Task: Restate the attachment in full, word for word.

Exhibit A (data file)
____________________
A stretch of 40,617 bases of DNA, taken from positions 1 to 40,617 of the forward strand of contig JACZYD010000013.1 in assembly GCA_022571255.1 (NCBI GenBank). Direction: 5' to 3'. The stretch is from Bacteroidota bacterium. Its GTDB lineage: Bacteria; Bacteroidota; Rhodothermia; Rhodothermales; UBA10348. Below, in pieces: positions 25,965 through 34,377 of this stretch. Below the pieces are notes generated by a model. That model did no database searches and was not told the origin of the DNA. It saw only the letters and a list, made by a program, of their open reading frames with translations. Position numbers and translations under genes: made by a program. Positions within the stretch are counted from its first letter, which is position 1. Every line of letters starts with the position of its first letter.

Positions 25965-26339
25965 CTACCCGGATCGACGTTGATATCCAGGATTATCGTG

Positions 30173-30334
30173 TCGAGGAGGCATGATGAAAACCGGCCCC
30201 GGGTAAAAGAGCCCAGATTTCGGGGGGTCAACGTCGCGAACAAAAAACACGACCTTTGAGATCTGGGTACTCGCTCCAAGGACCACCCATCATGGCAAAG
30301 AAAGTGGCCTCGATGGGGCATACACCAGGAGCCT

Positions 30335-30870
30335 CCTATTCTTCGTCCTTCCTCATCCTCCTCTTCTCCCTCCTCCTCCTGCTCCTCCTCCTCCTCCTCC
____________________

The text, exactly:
A stretch of 40,617 bases of DNA, taken from positions 1 to 40,617 of the forward strand of contig JACZYD010000013.1 in assembly GCA_022571255.1 (NCBI GenBank). Direction: 5' to 3'. The stretch is from Bacteroidota bacterium. Its GTDB lineage: Bacteria; Bacteroidota; Rhodothermia; Rhodothermales; UBA10348. Below, in pieces: positions 25,965 through 34,377 of this stretch. Below the pieces are notes generated by a model. That model did no database searches and was not told the origin of the DNA. It saw only the letters and a list, made by a program, of their open reading frames with translations. Position numbers and translations under genes: made by a program. Positions within the stretch are counted from its first letter, which is position 1. Every line of letters starts with the position of its first letter.

Positions 25965-26339
25965 CTACCCGGATCGACGTTGATATCCAGGATTATCGTG

Positions 30173-30334
30173 TCGAGGAGGCATGATGAAAACCGGCCCC
30201 GGGTAAAAGAGCCCAGATTTCGGGGGGTCAACGTCGCGAACAAAAAACACGACCTTTGAGATCTGGGTACTCGCTCCAAGGACCACCCATCATGGCAAAG
30301 AAAGTGGCCTCGATGGGGCATACACCAGGAGCCT

Positions 30335-30870
30335 CCTATTCTTCGTCCTTCCTCATCCTCCTCTTCTCCCTCCTCCTCCTGCTCCTCCTCCTCCTCCTCC